The American Press Institute announced today a major year-long project to invent and test new business models to help newspapers thrive in the next decade. It's called "Newspaper Next: The Transformation Project."

-- Editor & Publisher news item,

following months of reports about

declining daily newspaper circulation,

Nov. 14, 2005

Letter From the Publisher

Dear Reader,

The newspaper you hold in your hands has gone through what these days would be called an extreme makeover. For starters, our pages are now lined in suede. Consumer research has shown us that you appreciate newspapers as physical objects. Hence the new velvety texture, designed to enhance your tactile pleasure and cause you to bond with us, possibly even leading you to stroke the pages resting in your lap.

Our changes will bring you exactly the sort of innovation you have every right to expect from us. First up in our transformation: We're going to stop putting out an edition on Wednesdays. If the focus groups we wired with electrodes have taught us any lesson at all, it's that by midweek most readers need a break. So goodbye, Wednesdays. We've also borrowed a proven selling technique from local television news, with our front-page blaring a "teaser" for the latest scoop. Today you may have noticed our 36-point Bodoni tease above the masthead: "Guess which veteran member of Congress insulted the entire Muslim population? See page 3!"

You may well wonder why an award-winning paper like ours is bothering to transform itself at all. Three words: Demographics, demographics, demographics. More than ever, the under-35 urban professional sees newspapers as best suited for origami contests. The average age of our subscribers is approximately posthumous. We've projected that by 2010 this newspaper will have precisely 26 readers, all of whom will require large-print editions, not to mention home attendants to help turn the pages.

But before we changed, we did our homework. We held late-night staff brainstorming sessions in disreputable bars. We took telephone surveys that interrupted your dinner. We conducted studies of the neural pathways in the brain that govern the impulse to look at the classifieds. Throughout, we rigorously prevented any of our hard-earned gut instincts about the practice of journalism from tainting the process.

Now we've refreshed our strategies to adapt to these brave new times. For instance, we take seriously a poll of subscribers showing that 89.2 percent agreed with the statement "Rafael Palmeiro's statements about steroids are more credible than the reporting in my newspaper." Accordingly, we have established a section purely for fiction, called "Too Good to Check." Reporters inclined toward fabrication are now free to invent characters and dialogue across all genres seen in journalism, including fairy tales.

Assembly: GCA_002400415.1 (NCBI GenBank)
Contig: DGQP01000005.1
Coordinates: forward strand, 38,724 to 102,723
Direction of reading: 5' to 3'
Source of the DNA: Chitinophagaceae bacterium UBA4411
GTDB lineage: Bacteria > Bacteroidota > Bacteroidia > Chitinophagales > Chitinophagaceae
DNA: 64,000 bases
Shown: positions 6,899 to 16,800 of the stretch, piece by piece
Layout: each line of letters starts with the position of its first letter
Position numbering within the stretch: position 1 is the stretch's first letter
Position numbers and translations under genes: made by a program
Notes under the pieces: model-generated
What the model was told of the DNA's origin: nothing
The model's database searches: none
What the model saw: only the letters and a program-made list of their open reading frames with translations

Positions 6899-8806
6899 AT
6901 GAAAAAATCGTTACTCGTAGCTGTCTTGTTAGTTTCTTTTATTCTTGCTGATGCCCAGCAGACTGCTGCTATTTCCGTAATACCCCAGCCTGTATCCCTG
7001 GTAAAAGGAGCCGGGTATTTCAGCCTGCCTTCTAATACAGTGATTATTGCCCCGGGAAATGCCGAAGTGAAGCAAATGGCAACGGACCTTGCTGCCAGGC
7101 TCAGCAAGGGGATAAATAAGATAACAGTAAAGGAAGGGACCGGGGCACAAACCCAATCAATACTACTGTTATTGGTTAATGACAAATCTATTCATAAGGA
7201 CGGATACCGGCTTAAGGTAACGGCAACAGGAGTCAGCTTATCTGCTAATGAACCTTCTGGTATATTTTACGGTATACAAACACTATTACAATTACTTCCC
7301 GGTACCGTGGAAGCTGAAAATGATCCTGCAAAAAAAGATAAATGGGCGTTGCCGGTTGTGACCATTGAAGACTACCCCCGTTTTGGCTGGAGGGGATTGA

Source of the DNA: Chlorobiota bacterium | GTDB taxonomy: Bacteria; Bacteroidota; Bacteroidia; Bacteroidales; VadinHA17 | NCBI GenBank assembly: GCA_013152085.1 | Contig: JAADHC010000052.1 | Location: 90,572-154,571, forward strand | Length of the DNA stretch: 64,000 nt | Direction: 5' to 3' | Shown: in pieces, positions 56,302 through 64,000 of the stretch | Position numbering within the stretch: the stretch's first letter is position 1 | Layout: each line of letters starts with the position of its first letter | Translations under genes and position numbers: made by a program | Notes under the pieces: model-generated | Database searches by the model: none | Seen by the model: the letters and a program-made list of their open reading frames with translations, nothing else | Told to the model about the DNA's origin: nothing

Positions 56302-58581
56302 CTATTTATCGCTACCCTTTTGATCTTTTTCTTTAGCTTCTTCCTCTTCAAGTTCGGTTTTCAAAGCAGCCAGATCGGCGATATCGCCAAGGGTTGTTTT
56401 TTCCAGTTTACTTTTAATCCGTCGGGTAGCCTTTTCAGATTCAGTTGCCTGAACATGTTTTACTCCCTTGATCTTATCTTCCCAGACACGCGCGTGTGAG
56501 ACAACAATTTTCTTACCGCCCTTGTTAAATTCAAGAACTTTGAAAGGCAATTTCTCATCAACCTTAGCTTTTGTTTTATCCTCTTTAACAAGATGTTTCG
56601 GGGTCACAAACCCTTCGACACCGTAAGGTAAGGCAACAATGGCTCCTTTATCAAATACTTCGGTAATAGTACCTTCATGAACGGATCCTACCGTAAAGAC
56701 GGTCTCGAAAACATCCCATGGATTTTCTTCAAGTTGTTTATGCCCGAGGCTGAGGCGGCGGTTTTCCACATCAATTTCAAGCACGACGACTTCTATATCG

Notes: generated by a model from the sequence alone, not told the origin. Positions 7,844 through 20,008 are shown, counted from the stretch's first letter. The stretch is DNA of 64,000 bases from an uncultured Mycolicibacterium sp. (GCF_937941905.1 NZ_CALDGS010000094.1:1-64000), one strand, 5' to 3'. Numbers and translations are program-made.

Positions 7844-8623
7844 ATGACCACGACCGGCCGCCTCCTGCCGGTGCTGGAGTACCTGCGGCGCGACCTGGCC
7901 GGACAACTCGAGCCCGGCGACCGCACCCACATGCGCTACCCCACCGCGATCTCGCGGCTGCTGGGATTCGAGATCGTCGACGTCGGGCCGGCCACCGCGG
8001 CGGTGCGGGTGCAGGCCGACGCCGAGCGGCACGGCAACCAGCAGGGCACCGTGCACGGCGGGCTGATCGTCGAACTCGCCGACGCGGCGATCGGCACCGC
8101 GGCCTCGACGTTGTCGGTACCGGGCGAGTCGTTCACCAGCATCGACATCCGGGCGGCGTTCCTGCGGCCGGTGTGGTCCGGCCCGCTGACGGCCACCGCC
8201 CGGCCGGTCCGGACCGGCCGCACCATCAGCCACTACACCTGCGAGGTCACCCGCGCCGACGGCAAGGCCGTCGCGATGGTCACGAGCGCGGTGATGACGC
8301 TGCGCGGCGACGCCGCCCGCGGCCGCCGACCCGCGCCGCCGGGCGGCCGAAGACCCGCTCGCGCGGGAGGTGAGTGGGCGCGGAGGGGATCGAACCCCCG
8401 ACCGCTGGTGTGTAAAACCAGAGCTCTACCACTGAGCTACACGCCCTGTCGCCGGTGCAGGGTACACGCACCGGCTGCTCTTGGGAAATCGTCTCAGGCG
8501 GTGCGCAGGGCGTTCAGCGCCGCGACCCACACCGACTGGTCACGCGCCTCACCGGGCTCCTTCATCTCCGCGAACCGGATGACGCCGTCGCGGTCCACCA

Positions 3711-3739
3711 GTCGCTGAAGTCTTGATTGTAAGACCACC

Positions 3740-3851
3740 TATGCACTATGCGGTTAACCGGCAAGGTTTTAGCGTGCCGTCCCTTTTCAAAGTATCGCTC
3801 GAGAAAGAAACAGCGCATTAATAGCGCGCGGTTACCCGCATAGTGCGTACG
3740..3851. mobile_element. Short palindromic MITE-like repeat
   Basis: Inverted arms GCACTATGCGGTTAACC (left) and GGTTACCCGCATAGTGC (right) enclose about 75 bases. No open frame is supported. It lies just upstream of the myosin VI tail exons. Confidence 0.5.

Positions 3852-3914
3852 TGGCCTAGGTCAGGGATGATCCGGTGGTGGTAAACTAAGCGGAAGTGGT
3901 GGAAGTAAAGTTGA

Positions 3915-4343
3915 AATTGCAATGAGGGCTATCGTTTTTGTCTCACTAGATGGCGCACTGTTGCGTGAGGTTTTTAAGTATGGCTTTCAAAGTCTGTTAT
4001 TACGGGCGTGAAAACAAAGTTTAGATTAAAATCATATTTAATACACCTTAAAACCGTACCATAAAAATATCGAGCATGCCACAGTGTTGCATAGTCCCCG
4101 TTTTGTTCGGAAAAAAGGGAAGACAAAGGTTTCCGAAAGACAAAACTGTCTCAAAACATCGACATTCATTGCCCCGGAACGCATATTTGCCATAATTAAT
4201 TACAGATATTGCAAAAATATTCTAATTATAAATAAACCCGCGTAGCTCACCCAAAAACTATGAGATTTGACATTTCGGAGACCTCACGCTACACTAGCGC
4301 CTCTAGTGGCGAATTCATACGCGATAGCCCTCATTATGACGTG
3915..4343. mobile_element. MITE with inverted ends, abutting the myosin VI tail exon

We also have overhauled our political coverage, heeding your conviction that politics is the same as sports, except with a bigger vocabulary. Every day we'll post a box score that shows whether Democrats or Republicans are winning. You'll get a chance to see how your home team fared that day, thanks to a rating system based largely on Larry King appearances, campaign chest size and hairstyle. We're also acknowledging your complaints about political reporting that's rife with ideological bias. From now on, in the interest of being literally bipartisan, our political news will appear on directly opposing pages, the left-hand side giving a liberal interpretation, the right a conservative one.

We'll also treat our advertisers much better than before. After all, newspapers are a business -- and as such, deserve to profit, preferably a lot, even if it's at your expense. To extend the reach of our patrons and avoid charging you more for the paper, we're opening our editorial pages to product placement. Op-eds, editorials and columns will now be studded with random brand mentions, primarily of luxury goods favored by high-end subscribers so desirable to sponsors. No longer will editorials end with statements like, "Only time will tell." Now they will say, "Only time, accurately kept by Rolex, will tell."

We're exploring other far-ranging (Microsoft-style) upgrades as well -- everything from home-delivered editions personally monogrammed (by L.L. Bean) to skin-toned ink that comes off on your fingertips so that female subscribers can reuse it as makeup. We may also experiment with publishing obituaries of people you merely wish would die. But we've kept to our usual high standards. Nobody, for example, felt ready to approve a Sunday magazine for new immigrants written entirely in broken English.

Always, no matter the circumstances, our top priority is you, our loyal reader, but only, of course, right after we answer to the multimedia conglomerate that owns us and really cares more about revenues from its movie studios anyway. Never, ever, forget that we hold dear our duty to democracy itself -- and to delivering you the news just as you deserve it. Legible. Uncreased. With commas in just the right places. And above all, pages consecutively numbered.

Author's e-mail:

Bob Brody is a public relations executive in New York City. As a writer, he has contributed unstintingly to the declining popularity of newspapers for the last 30 years.